As a musician, through working on different albums with Junip, how do you think you’ve grown and matured as a songwriter?
I think guitar and harmonies and chords I haven’t changed that much since I was young, but lyrically I feel like I’m focusing on different approaches to writing. I am still very happy with some of the lyrics I wrote on the first album but that aspect of writing about an inner struggle from a lonely person’s point of view I feel has changed. I am enjoying writing lyrics that have a more distant perspective, so lyrics that have an outside voice that speaks to a crowd more than the inner voice that is involved in a personal struggle.

What was it about the other projects and your time away that helped re-energise yourself for solo writing? Was it important for you to stretch your legs creatively with other projects?
Yeah, it was really important for me after my second album to go and do something with Junip. It was actually hard to start that band again and write collaboratively, but once we got going it felt really good and that was the reason we did a second Junip album instead of me going back to the solo work. Throughout the years it has been important for me to switch between different things. I had many moments of only touring or only trying to write, sometimes being away from playing live for so long that I lost a bit of momentum of what I am good at. Nowadays I have to have a good balance between writing and touring and having my own time to be a normal person outside of music.

You are coming to Australia to play a run of shows. What do you like about performing about Australian audiences?
I really look forward to coming, I was there with Junip last but I have been many times with my solo music. I remember mentioning to my friends how much I enjoy having touring vacations in Australia because it’s normally around the time it is darkest and most depressing in Sweden. The crowds have always been amazing so everything from the weather to the culture and people I have always enjoyed.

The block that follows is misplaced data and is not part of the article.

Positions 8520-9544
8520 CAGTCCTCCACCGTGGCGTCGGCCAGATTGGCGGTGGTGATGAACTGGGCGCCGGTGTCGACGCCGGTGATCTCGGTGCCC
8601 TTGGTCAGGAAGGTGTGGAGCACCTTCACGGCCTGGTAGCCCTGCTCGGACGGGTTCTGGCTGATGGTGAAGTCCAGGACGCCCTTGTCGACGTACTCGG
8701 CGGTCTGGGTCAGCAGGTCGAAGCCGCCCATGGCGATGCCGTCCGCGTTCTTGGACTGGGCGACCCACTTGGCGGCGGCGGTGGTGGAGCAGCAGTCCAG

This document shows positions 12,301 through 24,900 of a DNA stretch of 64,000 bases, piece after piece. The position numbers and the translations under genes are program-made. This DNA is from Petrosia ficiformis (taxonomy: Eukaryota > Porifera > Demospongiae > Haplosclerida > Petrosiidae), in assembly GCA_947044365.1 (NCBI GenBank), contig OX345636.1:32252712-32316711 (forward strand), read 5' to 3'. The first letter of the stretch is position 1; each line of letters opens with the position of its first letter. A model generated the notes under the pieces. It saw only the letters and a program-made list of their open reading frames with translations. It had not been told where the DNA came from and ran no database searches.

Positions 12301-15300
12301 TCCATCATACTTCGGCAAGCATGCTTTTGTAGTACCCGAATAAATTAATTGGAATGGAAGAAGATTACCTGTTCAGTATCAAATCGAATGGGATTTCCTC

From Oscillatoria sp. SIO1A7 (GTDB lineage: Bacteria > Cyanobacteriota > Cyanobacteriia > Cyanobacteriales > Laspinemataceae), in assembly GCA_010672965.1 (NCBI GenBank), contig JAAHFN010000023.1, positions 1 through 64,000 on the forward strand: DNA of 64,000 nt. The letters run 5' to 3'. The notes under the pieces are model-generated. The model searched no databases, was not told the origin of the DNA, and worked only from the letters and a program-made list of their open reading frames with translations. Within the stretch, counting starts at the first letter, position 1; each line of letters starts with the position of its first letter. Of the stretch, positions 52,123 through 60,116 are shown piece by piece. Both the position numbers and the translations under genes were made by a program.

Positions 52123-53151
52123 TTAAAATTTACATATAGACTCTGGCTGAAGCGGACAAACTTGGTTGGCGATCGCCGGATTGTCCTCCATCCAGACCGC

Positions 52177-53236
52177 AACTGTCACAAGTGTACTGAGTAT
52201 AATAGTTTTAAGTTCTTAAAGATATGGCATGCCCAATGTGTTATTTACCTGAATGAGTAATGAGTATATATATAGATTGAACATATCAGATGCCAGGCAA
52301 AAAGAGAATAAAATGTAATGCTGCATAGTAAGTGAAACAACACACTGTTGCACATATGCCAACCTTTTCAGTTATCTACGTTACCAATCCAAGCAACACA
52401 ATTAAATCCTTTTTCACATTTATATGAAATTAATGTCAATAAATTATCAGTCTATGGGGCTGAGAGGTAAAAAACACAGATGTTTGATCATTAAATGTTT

You’ve been playing the songs from Vestiges & Claws for most of 2015. Aside from the new songs, what will Australian audiences experience in your show that they might not have seen before?
Yeah! So I am doing a couple of songs on my own in a similar way to how I used to perform. But I also have been adding musicians that are doing the harmonies and more guitar and lots of percussion – the set itself is pretty mixed and when we play the more percussive songs it’s a lot different to what I have done before. It’s a band that I have handpicked, so I have one of my favourite percussionists from Los Angeles on tour with us and then there is a singer from London that I picked because of his vocals. There are a lot of new elements.

You’ve had a successful career to date, one which will continue for many more years to come. I’d love to know how you define success?
I think anyone that is able to do something that they like to do and be able to buy food while doing it is very successful.

Jose Gonzalez will be performing at The Tivoli on Wednesday February 10. Tickets are still available, you can purchase yours through Ticketmaster.


Sign up for our weekly enews & receive more articles like this: